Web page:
Beginners Guide to R/C Aircraft

So... You’re interested in flying model aircraft?

Where do you start?

If you've got this far then you're probably interested in learning to fly radio controlled model aircraft, or at least finding out a bit more about the hobby.

Have you seen model aircraft flying?

Visit your local flying site, usually the best time is Sunday afternoon. Have a talk to the modellers who are flying there and see what they are doing. Check out what they use, see how they do it.

Choosing the correct model aircraft.

This is important because what you see flying around the sky and what you need to learn to fly with are usually two different things. We aim to point people in the direction of a "40 size" high wing trainer type for stability, ease of building (and repairing). Most will have 4 functions controlling engine, rudder, elevator and ailerons. A large number of aircraft are now almost ready to fly (ARTF) being pre-built and covered and needing only assembling and fitting of radio and engine (ARTF is recommended).

 

Typical ARTF "40 size" trainer

Recently there's been a boom in popularity with electric powered aircraft making the hobby more affordable and easier than ever before to get started although clean and quiet, flight times can be limited which isn't always ideal for learning.

Engines

There are two main types of engine used, 2-stroke and 4-stroke. Whilst there are many petrol-fuelled model engines available, these are for models much larger than the basic trainer. The smaller sizes of 2 and 4-stroke engine are generally known as "glow" engines. Their fuel is made from methanol and oil. 2 stroke glow-plug engines are suitable for all types of aircraft. Which make you decide to buy is up to you but you would be well advised to ask around at the club before buying a particular engine. Some seem to run and handle extremely well, others can be a problem. 4-stroke engines tend to be heavier and more expensive than 2-strokes.They do tend to be quieter. For a beginner it is probably wise to leave these to those with some years' experience. Electric flight is becoming more popular nowadays but the beginner would probably be better advised to wait until they can fly before trying these out. Noise is also important.The engine needs a good silencer so, again, take advice because we do not want to annoy the local residents and loose our flying field.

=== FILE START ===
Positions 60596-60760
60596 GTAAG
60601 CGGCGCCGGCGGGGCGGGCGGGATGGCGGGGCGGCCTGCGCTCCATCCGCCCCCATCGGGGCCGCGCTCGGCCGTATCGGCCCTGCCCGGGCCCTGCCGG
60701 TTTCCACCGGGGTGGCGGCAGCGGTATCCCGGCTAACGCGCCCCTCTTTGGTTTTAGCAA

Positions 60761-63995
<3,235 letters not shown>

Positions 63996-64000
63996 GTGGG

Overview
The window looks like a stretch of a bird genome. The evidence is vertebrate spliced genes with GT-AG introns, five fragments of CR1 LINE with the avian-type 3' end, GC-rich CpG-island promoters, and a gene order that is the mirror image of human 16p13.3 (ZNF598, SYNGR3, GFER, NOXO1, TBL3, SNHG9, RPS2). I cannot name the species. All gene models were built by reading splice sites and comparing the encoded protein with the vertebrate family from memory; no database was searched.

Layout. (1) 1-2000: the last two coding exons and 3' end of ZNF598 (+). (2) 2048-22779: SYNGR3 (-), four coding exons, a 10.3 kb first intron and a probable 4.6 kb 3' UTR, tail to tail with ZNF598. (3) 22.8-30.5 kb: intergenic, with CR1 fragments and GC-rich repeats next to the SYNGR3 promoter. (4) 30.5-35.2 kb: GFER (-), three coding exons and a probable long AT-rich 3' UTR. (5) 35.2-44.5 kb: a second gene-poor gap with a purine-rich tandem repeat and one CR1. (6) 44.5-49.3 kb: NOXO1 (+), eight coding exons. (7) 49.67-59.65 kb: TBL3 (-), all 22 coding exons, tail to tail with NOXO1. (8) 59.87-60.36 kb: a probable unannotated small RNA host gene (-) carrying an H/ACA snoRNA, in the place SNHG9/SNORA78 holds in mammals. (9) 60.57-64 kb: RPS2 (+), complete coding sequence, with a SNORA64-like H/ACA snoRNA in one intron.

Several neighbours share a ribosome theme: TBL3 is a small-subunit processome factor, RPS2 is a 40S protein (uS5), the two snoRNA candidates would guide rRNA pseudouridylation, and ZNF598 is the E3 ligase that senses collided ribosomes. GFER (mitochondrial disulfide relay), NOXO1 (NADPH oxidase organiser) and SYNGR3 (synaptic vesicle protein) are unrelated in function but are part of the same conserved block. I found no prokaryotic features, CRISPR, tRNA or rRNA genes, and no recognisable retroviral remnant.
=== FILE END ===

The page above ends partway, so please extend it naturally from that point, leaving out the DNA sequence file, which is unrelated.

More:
Ideal beginners engine OS 46AX

Radio Equipment

You will need at least four channels.You do not need a fully computerised system. A standard radio system with servo reversing and dual-rate controls is more than adequate to start with. Nowadays, even some of the more modestly-priced systems have a degree of computerisation. A complete boxed set will come with a receiver, charger, battery pack and 4 servos to go with the transmitter.




6 channel Futaba transmitter 6EX (FASST) 

Other equipment

Unfortunately there are a few other items of equipment to buy before you can go flying!

Flight panels can be purchased which contain a pump, a starter outlet and a glow plug outlet, all run from a 12 volt battery. If you do not have one of these you will need a dedicated battery glow-plug clip. Electric starters, glow clips and fuel etc., can be purchased from any model shop.

That's about it for the basics, you will pick up other things as you go along.

When you're ready, get help from an experienced club member.


DON'T TRY FLYING THE AIRCRAFT ON YOUR OWN!

If you do you will certainly crash it!

Thank you to Paul Saxby for the original document.